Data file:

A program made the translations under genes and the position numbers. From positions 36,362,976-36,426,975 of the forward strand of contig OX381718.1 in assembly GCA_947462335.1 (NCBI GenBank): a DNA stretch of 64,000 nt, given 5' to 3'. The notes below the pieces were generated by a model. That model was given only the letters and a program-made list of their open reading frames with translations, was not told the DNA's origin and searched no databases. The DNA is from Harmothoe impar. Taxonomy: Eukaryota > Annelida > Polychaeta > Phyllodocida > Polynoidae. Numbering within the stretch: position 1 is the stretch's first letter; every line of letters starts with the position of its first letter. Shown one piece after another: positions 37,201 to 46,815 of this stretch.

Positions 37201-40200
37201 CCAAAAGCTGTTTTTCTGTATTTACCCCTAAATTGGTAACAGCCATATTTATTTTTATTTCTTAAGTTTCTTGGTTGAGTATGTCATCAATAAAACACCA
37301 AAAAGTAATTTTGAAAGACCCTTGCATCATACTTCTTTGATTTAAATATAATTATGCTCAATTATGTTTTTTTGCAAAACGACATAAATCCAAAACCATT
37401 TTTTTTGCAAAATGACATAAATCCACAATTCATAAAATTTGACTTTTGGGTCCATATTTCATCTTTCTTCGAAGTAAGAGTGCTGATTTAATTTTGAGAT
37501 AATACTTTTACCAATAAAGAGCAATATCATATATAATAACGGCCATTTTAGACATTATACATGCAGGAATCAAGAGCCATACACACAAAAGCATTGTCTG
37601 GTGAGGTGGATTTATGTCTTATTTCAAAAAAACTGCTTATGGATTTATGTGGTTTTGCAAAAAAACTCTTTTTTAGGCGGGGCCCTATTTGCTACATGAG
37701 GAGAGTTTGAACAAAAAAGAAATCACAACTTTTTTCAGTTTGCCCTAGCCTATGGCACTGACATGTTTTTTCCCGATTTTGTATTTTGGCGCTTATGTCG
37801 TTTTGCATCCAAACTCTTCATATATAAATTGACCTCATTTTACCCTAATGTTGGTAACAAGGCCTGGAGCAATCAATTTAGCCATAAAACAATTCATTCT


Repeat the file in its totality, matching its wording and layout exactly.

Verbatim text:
A program made the translations under genes and the position numbers. From positions 36,362,976-36,426,975 of the forward strand of contig OX381718.1 in assembly GCA_947462335.1 (NCBI GenBank): a DNA stretch of 64,000 nt, given 5' to 3'. The notes below the pieces were generated by a model. That model was given only the letters and a program-made list of their open reading frames with translations, was not told the DNA's origin and searched no databases. The DNA is from Harmothoe impar. Taxonomy: Eukaryota > Annelida > Polychaeta > Phyllodocida > Polynoidae. Numbering within the stretch: position 1 is the stretch's first letter; every line of letters starts with the position of its first letter. Shown one piece after another: positions 37,201 to 46,815 of this stretch.

Positions 37201-40200
37201 CCAAAAGCTGTTTTTCTGTATTTACCCCTAAATTGGTAACAGCCATATTTATTTTTATTTCTTAAGTTTCTTGGTTGAGTATGTCATCAATAAAACACCA
37301 AAAAGTAATTTTGAAAGACCCTTGCATCATACTTCTTTGATTTAAATATAATTATGCTCAATTATGTTTTTTTGCAAAACGACATAAATCCAAAACCATT
37401 TTTTTTGCAAAATGACATAAATCCACAATTCATAAAATTTGACTTTTGGGTCCATATTTCATCTTTCTTCGAAGTAAGAGTGCTGATTTAATTTTGAGAT
37501 AATACTTTTACCAATAAAGAGCAATATCATATATAATAACGGCCATTTTAGACATTATACATGCAGGAATCAAGAGCCATACACACAAAAGCATTGTCTG
37601 GTGAGGTGGATTTATGTCTTATTTCAAAAAAACTGCTTATGGATTTATGTGGTTTTGCAAAAAAACTCTTTTTTAGGCGGGGCCCTATTTGCTACATGAG
37701 GAGAGTTTGAACAAAAAAGAAATCACAACTTTTTTCAGTTTGCCCTAGCCTATGGCACTGACATGTTTTTTCCCGATTTTGTATTTTGGCGCTTATGTCG
37801 TTTTGCATCCAAACTCTTCATATATAAATTGACCTCATTTTACCCTAATGTTGGTAACAAGGCCTGGAGCAATCAATTTAGCCATAAAACAATTCATTCT